Bake 1 1/2 tablespoon cookies for about 10 minutes and 3 tablespoon cookies for 12 to 14 minutes, rotating halfway through the baking time, or until golden brown all over.
Remove from the oven and let sit for 5 minutes on the baking sheet before transferring to a cooling rack.
Note: Extra dough will keep in the refrigerator for 3 days and longer in the freezer. Freeze rationed scoops of dough on a tray and transfer to a freezer bag when solid. If baking frozen scoops of dough, add 1 to 2 minutes to the baking time.
I am going to take a break from my quick weeknight dinner posts (I have several more) to post a few sweet treats. Back to school treats are very important in our house. 🙂
This cake can be served for dessert or as a very special snack or breakfast. We ate it for breakfast. I recommend eating it as soon as possible 😉 , but, it should keep fresh for several days in an airtight container at room temperature. I made it in a standard loaf pan this time, but I plan to make it in my fluted loaf pan on the next occasion.
The recipe was adapted from Bon Appétit, contributed by Sarah Jampel. I weighed the dry ingredients and reduced the baking time. Just as yummy as a farmstand apple cider doughnut!
Yield: One 9-inch loaf
For the Cake:
8 T (1 stick) unsalted butter, plus more for pan
1 1/2 cups apple cider
1/2 cup sour cream or buttermilk
1 tsp pure vanilla extract
1 1/4 cups plus 2 T (172 g) all-purpose flour (can substitute 63 g with whole wheat flour)
2 T (15 g) cornstarch
1 1/4 tsp baking powder
1/2 tsp baking soda
1 tsp Diamond Crystal or 1/2 tsp Morton kosher salt
1/2 tsp ground cinnamon
1/4 tsp freshly grated nutmeg
2 large eggs, at room temperature
3/4 cup (150 g) granulated sugar
For the Topping:
big pinch of kosher salt
1/4 cup (50 g) granulated sugar
1/2 tsp ground cinnamon
1/4 tsp freshly grated nutmeg
1 T unsalted butter, melted
1 T reserved reduced apple cider (from above)
Place a rack in middle of oven; preheat to 325°, preferably on convection.
Lightly butter an 8½ x 4½” or 9×5″ loaf pan. Line with parchment paper, leaving overhang on both long sides. Lightly butter the parchment. (I used cooking oil spray and a metal loaf pan.)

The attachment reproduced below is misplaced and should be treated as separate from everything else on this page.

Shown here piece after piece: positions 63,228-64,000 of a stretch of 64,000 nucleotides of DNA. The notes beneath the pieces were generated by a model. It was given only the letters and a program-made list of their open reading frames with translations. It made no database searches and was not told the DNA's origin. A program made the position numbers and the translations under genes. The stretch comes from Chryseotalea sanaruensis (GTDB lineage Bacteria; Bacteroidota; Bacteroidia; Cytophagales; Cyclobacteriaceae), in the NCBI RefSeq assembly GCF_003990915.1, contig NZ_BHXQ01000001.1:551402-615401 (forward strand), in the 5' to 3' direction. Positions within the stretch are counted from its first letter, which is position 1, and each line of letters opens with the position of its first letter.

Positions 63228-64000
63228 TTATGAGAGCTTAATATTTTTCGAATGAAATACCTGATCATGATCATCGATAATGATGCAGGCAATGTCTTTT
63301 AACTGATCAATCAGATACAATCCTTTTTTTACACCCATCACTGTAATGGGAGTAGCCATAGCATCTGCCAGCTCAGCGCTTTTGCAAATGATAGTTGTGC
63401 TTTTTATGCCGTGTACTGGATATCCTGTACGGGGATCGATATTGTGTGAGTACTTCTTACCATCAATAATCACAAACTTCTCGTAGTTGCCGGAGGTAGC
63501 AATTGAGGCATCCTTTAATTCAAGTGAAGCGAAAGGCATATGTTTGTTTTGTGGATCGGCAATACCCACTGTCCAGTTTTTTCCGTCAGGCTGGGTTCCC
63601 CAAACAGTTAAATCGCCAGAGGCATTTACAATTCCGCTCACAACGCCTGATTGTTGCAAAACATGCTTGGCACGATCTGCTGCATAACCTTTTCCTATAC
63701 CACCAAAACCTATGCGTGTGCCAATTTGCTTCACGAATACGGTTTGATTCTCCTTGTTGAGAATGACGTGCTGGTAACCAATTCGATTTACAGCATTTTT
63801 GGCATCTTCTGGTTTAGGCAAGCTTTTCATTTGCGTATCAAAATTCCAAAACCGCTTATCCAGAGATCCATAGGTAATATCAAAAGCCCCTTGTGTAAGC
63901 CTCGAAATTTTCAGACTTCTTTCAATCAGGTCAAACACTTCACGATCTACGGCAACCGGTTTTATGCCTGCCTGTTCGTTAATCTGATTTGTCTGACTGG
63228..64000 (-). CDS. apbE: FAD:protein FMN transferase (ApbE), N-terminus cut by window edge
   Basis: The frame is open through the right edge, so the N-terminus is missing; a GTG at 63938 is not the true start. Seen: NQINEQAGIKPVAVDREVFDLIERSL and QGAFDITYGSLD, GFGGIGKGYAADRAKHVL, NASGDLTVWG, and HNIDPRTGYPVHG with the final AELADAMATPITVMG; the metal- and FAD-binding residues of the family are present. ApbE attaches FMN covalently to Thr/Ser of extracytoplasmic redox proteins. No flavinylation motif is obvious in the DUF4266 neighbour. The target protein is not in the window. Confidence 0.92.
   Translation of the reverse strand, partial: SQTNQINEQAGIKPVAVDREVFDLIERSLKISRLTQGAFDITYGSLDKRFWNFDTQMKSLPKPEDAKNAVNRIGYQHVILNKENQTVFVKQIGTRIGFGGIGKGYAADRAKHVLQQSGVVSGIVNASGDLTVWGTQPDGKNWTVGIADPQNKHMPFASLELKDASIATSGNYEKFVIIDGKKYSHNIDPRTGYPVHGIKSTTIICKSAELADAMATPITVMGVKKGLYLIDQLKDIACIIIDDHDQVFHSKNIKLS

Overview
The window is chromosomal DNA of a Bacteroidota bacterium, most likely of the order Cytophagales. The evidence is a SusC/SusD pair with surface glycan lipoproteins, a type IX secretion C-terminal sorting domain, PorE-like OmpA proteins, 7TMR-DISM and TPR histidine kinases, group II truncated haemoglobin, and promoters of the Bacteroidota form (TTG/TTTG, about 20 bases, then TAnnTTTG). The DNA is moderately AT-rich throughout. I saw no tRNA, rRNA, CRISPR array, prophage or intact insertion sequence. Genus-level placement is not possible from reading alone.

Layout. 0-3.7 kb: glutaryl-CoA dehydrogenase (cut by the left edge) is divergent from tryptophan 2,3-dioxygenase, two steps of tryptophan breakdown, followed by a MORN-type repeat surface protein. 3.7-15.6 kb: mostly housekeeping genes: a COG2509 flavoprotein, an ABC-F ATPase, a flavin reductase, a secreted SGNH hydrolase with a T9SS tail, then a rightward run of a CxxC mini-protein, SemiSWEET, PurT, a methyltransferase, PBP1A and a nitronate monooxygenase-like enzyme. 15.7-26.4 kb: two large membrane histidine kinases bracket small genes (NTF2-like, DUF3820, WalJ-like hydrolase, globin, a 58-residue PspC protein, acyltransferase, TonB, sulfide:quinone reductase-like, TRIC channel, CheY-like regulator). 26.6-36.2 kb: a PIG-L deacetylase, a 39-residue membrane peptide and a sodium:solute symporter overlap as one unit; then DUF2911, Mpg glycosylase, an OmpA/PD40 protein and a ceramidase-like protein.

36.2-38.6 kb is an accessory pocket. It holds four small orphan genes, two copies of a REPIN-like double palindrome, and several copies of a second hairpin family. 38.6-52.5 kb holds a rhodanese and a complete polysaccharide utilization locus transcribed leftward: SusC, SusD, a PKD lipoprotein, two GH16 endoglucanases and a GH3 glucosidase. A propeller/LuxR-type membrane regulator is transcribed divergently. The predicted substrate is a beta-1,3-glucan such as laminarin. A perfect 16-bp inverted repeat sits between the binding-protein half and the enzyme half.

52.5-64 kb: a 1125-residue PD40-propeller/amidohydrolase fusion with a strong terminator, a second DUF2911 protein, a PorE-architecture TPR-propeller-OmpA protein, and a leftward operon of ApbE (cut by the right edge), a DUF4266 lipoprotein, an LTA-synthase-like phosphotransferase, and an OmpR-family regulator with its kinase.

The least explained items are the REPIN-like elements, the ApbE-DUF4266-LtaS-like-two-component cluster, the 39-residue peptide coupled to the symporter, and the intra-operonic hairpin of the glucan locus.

Bring cider to a boil in a medium saucepan over medium-high heat. Reduce heat and simmer until cider is reduced to ¾ cup, 8–10 minutes.
Pour ¼ cup reduced cider into a small measuring glass or bowl and set aside.
Transfer remaining reduced cider to a small bowl or glass measuring cup and let cool 5 minutes. Stir in sour cream and vanilla and set aside.
Melt 8 tablespoons of butter in same saucepan (no need to clean) over low heat. Let cool slightly.
Whisk flour, cornstarch, baking powder, baking soda, salt, 1/2 teaspoon cinnamon, and 1/4 teaspoon nutmeg in a medium bowl to combine.
Vigorously whisk eggs and 3/4 cup (150 g) sugar in a large bowl until pale, voluminous, and frothy, about 2 minutes. (I used a stand mixer with the paddle attachment.)
Whisking constantly (with the mixer on low-speed), gradually add melted butter in a steady stream; continue to whisk until fully combined and emulsified (no spots of fat should remain). Reserve saucepan (no need to clean).
Whisk dry ingredients into egg mixture in 3 additions, alternating with reserved sour cream mixture in 2 additions; whisk just until no lumps remain. Batter will be thin.
Scrape into pan and set on a rimmed baking sheet.
Bake cake, rotating halfway through, until deep golden brown and a tester inserted into the center comes out clean, 50–80 minutes. (I baked mine for 55 minutes.)
Transfer pan to a wire rack and poke top of cake all over with a toothpick.
Spoon 3 tablespoons of the reserved reduced cider over; let cool 10 minutes.
Meanwhile, make the topping: Mix a big pinch of salt, remaining 1/4 cup (50 g) sugar, 1/2 tsp cinnamon, and 1/4 teaspoon nutmeg in a small bowl. Melt remaining 1 tablespoon butter in reserved saucepan and mix into remaining 1 tablespoon reduced cider.
Using parchment paper, lift cake onto rack and set rack inside rimmed baking sheet. Peel away parchment from sides.
Brush warm butter-cider mixture over top and sides of cake.
Sprinkle generously with sugar mixture to coat every surface (use parchment to help rotate cake and collect any excess sugar).
Remove parchment and let cool completely before slicing.
Do ahead: Cake can be made 4 days ahead. Store tightly wrapped or in an airtight container at room temperature.
These scones were absolutely fabulous- very tender and flaky. Half of the butter is fully incorporated into the dough, making them tender, and the remaining butter is kept intact and only dusted with flour, as in a traditional scone, resulting in flakiness. I loved that they were sweetened with maple syrup and incorporated whole wheat flour.
This recipe was adapted from Joanne Chang of Flour Bakery + Café in Boston, via The New York Times, contributed by Dorie Greenspan. I drizzled the glaze and modified the size and baking time. Amazing.
½cup/120 grams crème fraîche, Greek yogurt or sour cream, at room temperature
½cup/120 milliliters pure maple syrup
5 tablespoons/⅓cup/80 milliliters buttermilk, at room temperature
1large egg yolk, at room temperature
1cup/125 grams fresh blueberries
For the Maple Glaze:
½cup/60 grams confectioners’ sugar
4 to 5tablespoons maple syrup
In a stand mixer fitted with the paddle attachment, briefly mix both flours, the baking powder, baking soda and salt on low speed.
Add half the butter and paddle until fully mixed into the flour, 2 to 3 minutes. (This will coat the flour with butter so the scones are tender.)